Canadian Immigrant Overcomes Jail In Four States To Win Legal Residency
For many immigrants, immigration jail is the twilight zone of immigration law.
Like Ben, a twenty-year old Canadian immigrant.
A few days after his younger brother Warren was arrested, Ben decided to visit him. Warren, like Ben, was born in Canada, and they had entered the U.S. at the same time. They lived together with their parents.
Warren was a lawful permanent resident. Ben did not have a green card.
Their father had somehow neglected to file Ben’s paperwork.
This simple mistake would have enormous legal and financial consequences.
Upon Ben’s entry, security guards discovered his lack of a permanent resident card. They apprehended him. They contacted ICE and turned him over to immigration agents.
Shortly afterward ICE agents took him to a detention facility in San Diego. Two days later, ICE moved him to a facility in El Centro, California – about 175 miles away from his home. His family was not notified. His family could not find out where Ben had been taken.
Ben’s parents came to our San Diego, California office. They hired Carlos to serve as Ben’s San Diego immigration attorney.
They asked us to locate Ben. They wanted to help him get out of immigration jail. We learned Ben had no convictions. He worked working part-time as a carpenter. Engaged to his high school sweetheart, a U.S. citizen, his wedding was only a few months away.
In Carlos’ opinion, Ben qualified for release upon the posting of an immigration bond. A green card lawyer, he knew Ben qualified for permanent resident status. He would need our help in deportation defense proceedings.
First, our office had to locate him.
This was not a simple task. After a few days of research, we found the answer. For a few days, Ben was in El Centro. But ICE had transferred him to somewhere in Arizona. Within another day, we were able to confirm Ben’s Arizona location. We also learned his bond for release was set at $20,000.
Carlos explained to Ben’s family that the bond seemed excessive. He recommended trying to lower the amount. He also suggested moving the case back to San Diego. They agreed with Carlos’ plans.
He prepared to visit Ben in Arizona. Meanwhile, ICE transferred Ben again. Our office began the process once more. Find Ben. Then schedule a deportation and removal bond hearing.
This time the case had moved to El Paso, Texas. Ben was detained six hours away – at a jail in Albuquerque, New Mexico.
The government attorney asserted Ben was not allowed to post any bond. He told Carlos he would oppose our bond request under the immigration rules for Texas. Ben would have to stay in a New Mexico facility while his case went forward in Texas.
Carlos began immediate work on a back-up plan. To offset the impact of an adverse ruling, Carlos started to prepare Ben’s immigration appeal.
We set the bond hearing for a Monday. Carlos planned to visit and prepare Ben for the questioning over the weekend. As an immigration deportation defense lawyer, Carlos knew Ben’s testimony was critical to success.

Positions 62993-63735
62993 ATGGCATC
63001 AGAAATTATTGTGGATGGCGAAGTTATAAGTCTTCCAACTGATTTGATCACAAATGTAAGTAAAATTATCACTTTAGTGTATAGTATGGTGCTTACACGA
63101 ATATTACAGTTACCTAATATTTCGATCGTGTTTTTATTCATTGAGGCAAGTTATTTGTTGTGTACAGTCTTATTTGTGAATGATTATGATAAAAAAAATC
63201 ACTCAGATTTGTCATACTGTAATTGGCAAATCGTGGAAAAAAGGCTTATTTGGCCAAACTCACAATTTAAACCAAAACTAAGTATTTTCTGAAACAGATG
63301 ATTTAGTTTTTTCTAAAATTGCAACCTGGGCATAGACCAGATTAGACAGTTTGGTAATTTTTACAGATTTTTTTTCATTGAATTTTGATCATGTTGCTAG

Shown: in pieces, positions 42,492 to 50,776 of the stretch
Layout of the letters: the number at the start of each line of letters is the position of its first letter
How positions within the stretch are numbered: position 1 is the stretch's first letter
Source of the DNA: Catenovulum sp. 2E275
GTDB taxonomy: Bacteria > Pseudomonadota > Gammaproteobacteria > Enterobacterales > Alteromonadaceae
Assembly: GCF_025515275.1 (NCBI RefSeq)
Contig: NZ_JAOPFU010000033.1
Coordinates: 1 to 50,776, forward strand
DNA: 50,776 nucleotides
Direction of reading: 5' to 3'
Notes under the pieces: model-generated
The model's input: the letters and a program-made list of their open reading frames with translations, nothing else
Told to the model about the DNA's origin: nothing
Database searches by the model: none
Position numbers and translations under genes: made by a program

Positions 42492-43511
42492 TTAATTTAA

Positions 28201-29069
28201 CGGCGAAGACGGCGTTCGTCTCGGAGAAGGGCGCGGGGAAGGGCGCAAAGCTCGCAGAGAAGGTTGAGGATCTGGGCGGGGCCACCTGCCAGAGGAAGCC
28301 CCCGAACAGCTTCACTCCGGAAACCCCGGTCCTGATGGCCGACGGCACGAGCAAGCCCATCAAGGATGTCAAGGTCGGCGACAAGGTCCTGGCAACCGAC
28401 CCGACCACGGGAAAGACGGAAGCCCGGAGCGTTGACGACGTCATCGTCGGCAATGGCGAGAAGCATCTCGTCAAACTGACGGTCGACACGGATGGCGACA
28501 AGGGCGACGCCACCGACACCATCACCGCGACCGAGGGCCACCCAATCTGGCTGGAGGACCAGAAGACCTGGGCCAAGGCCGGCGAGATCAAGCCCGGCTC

Upon arrival at the New Mexico jail on Friday evening, instructions had changed. The warden had enforced a “No Visitors” policy for the weekend. Officers said it did not matter that Carlos’ visit had been approved in advance.
The warden’s policy was unacceptable.
To improve Ben’s chance for success, Carlos knew he needed time to prepare Ben.
He refused to go along with the change in his visitation plans. For several hours, Carlos went back and forth with the facility officials. Finally, the warden decided to meet one-on-one with Carlos. After their meeting, the warden approved a short early morning visit for Sunday.
After preparing Ben, Carlos flew to Texas, where he would meet Ben in court.
The next morning went as planned. Ben’s testimony was clear and concise. Carlos challenged the government’s “no bond” position based on Texas immigration law.
But that was not the end of Ben’s problems.
Before ruling on Ben’s case, the judge threw yet another curve. He requested to hear directly from Ben’s fiance and parents.
Carlos was not derailed. He had anticipated this unusual condition.
Since they were living in Carlsbad, we already had them on standby at our Escondido office. We scheduled the telephone conference with the immigration judge for that same afternoon.
After hearing from everyone, the judge ruled.
Finally, Ben prevailed.
The Texas judge set Ben’s bond at $2,500. A few days later, Ben returned home. His case was transferred to San Diego.
Soon after Ben’s return, Ben and Carlos started getting ready for Ben’s future court hearings.
About a year later, Ben won his deportation trial.
Ben is now a lawful permanent resident and happily married. He has two children and works as a full-time carpenter.
This article, pertaining to immigration court hearings and deportation defense, is part two of a series on the successes of immigration lawyer Carlos Batara in different types of cases.
Follow this link to read more: Proving Citizenship In The Third Round
Ready to take a serious and honest look at the strengths and weaknesses of your immigration case? Let’s get started with a personalized strategy and planning consultation . . .